Rachel Otwell


Read Rachel's "The Scene" blog.

Rachel's reports focus on the arts, community, and diverse culture. She produces WUIS' original program, Illinois Edition. She also hosts The Scene, which airs on Fridays and features cultural happenings in the central Illinois region.

 She's a 2012 graduate of the Public Affairs Reporting Program at the University of Illinois Springfield. While working toward that degree she spent a session covering the state legislature for WUIS and Illinois Public Radio with a focus on fracking. Rachel also holds degrees from UIS in Liberal & Integrative Studies, Women & Gender Studies, and African-American Studies. She's tutored Rwandan refugees in Ohio, volunteered at a Kenyan orphanage,  served as an activities assistant at a nursing home, and volunteered at an elephant sanctuary in Thailand. 

Rachel started a career in public media in 2011 when she interned for the National Public Radio program Tell Me More with Michel Martin in Washington, DC. Her reports have also appeared on NPR's Weekend Edition, NPR's All Things Considered, NPR's Morning Edition, WorkingNow.org, and 51%.

Human rights groups in Illinois say they'll continue programs for Syrian refugees. That’s despite the governor's calls to suspend accepting them.

As of 2010, Illinois has welcomed about 170 Syrian refugees. That's according to Sam Tuttle, policy director for Heartland Alliance.

"We hope that the governor and his staff and the people of Illinois will learn more about the resettlement program and that we can all be welcoming refugees who have oftentimes witnessed some great horrors, so that they can start their lives again," Tuttle said.

Flickr user Celeste Lindell / "Art supplies" (CC BY 2.0)

Teachers and administrators are working on new guidelines for art education in Illinois. Some schools have no art programs, while others have limited time to teach it.

New federal standards were released last year, though they came with no mandate. The State Board of Education has been organizing meetings for teachers to make the guidelines fit for them.

Jonathan VanderBrug is with Arts Alliance Illinois, an advocacy group that is also helping plan meetings. He says the process is meant to show schools why education in the arts is important.


A civil rights icon made a stop in Springfield this week to talk about activism and his new books. 

John Lewis, a Congressman from Georgia, is the last living member of a group of civil rights leaders known as the "Big Six." Martin Luther King Jr. was also in that group, and mentored Lewis.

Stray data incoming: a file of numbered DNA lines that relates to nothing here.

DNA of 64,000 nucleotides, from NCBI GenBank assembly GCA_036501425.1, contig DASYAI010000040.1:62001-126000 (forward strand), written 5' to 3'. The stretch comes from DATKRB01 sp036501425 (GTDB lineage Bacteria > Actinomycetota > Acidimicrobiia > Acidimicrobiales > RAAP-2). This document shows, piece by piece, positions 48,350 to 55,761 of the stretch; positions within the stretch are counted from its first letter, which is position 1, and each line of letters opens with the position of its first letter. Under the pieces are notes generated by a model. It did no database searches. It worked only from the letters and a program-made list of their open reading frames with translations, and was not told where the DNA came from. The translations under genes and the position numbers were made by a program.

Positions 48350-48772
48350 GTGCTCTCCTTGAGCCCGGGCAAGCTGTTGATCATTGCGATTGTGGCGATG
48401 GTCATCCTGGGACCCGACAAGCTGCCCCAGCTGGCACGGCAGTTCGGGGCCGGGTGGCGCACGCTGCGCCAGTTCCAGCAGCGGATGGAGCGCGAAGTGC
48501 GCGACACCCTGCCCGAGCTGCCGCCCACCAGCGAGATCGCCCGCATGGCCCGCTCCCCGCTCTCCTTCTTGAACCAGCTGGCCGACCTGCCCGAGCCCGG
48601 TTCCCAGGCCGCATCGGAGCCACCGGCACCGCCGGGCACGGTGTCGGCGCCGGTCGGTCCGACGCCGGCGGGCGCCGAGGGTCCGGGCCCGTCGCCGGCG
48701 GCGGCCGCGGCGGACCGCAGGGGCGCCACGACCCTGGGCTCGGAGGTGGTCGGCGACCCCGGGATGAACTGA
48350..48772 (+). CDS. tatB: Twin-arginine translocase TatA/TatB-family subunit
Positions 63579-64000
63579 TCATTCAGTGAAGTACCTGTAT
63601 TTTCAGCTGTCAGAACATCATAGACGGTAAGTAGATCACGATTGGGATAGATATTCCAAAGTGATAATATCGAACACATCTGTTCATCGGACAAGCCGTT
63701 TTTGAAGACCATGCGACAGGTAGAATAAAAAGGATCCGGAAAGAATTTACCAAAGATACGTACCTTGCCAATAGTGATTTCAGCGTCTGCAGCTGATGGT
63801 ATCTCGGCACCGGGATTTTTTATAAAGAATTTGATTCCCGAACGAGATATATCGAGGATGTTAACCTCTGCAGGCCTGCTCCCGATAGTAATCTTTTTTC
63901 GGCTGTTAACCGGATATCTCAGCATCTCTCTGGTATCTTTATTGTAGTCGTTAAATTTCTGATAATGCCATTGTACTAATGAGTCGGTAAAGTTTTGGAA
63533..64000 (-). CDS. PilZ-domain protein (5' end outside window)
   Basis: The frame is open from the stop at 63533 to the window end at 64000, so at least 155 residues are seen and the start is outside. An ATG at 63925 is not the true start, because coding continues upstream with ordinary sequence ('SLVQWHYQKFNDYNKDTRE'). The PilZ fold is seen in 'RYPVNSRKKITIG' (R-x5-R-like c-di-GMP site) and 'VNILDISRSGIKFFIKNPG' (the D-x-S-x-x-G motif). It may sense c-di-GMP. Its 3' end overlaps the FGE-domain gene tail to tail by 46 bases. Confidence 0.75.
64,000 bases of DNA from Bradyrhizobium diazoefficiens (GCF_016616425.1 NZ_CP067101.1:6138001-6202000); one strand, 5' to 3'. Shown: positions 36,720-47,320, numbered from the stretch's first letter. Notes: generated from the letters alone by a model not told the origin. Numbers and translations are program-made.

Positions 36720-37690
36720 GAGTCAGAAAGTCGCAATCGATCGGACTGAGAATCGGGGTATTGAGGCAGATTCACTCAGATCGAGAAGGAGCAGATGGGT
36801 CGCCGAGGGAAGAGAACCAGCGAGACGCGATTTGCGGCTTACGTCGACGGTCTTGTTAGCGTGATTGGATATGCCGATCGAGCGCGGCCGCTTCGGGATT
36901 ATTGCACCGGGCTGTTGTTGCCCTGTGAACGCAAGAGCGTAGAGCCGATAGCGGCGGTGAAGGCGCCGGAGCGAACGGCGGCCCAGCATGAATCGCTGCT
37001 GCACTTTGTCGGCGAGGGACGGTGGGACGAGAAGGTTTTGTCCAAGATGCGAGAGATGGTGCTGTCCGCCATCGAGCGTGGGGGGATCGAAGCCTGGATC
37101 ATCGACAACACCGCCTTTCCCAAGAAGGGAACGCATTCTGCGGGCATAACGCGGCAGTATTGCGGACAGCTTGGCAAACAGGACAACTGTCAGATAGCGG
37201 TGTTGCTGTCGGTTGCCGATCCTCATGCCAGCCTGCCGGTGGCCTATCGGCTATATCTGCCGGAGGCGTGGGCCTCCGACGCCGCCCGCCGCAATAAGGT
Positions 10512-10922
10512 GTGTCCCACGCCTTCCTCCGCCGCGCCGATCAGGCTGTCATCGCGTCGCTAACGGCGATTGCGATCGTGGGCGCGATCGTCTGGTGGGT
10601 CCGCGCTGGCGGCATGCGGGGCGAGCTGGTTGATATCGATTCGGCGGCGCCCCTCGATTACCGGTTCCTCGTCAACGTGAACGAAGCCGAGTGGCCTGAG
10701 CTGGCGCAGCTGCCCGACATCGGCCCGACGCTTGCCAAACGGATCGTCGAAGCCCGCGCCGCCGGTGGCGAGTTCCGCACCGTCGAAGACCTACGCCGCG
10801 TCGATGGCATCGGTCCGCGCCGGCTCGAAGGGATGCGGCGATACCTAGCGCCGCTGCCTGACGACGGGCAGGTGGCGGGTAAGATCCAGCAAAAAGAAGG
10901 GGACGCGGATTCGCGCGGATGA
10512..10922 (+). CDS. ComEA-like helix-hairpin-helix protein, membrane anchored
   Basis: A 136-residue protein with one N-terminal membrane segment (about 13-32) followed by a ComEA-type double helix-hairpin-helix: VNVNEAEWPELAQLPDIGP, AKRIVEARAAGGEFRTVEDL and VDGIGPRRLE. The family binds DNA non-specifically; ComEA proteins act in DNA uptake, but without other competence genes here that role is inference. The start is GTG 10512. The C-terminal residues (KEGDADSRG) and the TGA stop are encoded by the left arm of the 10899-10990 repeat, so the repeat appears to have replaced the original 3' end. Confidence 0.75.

Hundreds of artists and administrators met last week to discuss the state of the arts in Illinois.

Politics dominated the discussion, with a focus on ever-shrinking budgets for many arts groups. That includes the Illinois Arts Council Agency, which is the state department that oversees government spending on the arts.

Funding for the council has diminished from about $20 million dollars in 2007 to less than $9 million in 2012.

Ra Joy heads Arts Alliance Illinois, which is the state's largest such advocacy and membership group.


A new law will require schools to install carbon monoxide detectors.

The law comes after an incident last year, where about 150 students and staff members became ill at the North Mac Intermediate School in Girard. The cause was a faulty exhaust pipe in the heating system.

A carbon monoxide detector would have alerted those in the building. While the detectors are required for many structures, schools were left out. 


Illinois advocates for the arts say Gov. Bruce Rauner's plan for more budget cuts is bad policy. 

Since 2007, the budget for the Illinois Arts Council was already cut in half. Under Rauner, it would drop to $8 million.

Ra Joy heads an organization that represents hundreds of artists and cultural groups in the state. He says another cut would hurt education and tourism:

"If we're really going to be serious about making Illinois more competitive and more compassionate, we need to be serious about investment in the arts and our broader creative sector," Joy said.


Emma Todd, then a 19-year-old freshman at the University of Tulsa, found herself seriously contemplating suicide, again. This time, the Springfield native had made her way to the top of a building.

She wanted to jump, but someone stopped her.

“I have been extremely lucky,” Todd said. “A lot of people aren’t; a lot of people kill themselves.” 

A committee of state lawmakers will meet in Chicago today to discuss problems, such as prostitution, happening at state-run residential facilities for teens.

The hearing is in response to an ongoing investigative series by The Chicago Tribune.

At least 14 teenagers who lived at the centers were found to have engaged in prostitution since 2011. Other problems include extreme discipline, lack of staff, and abuse.

Flickr user Todd / "You buys your ticket" (CC BY 2.0)

If you like to attend shows, chances are you've bought tickets online. Problem is, if you're doing a search and buying from the first site that pops up, there's a chance you're getting ripped off. 

These brokers have crafted legitimate looking websites, and often sell tickets at inflated prices, adding "service" fees. It's nothing new, but Carly Shank who works with Sangamon Auditorium in Springfield says 2014 has been the worst year for it yet:

"We've had a lot of high-profile events, and those are events that kind of help egg that problem along."

Charter schools have long been a divisive issue. Supporters say they allow schools to teach kids free of burdensome regulations.  Opponents say they take money away from traditional schools.  In Illinois this year, those views are colliding.  In the final installment of our series, we find out about the fight at the statehouse and what it might mean for charters: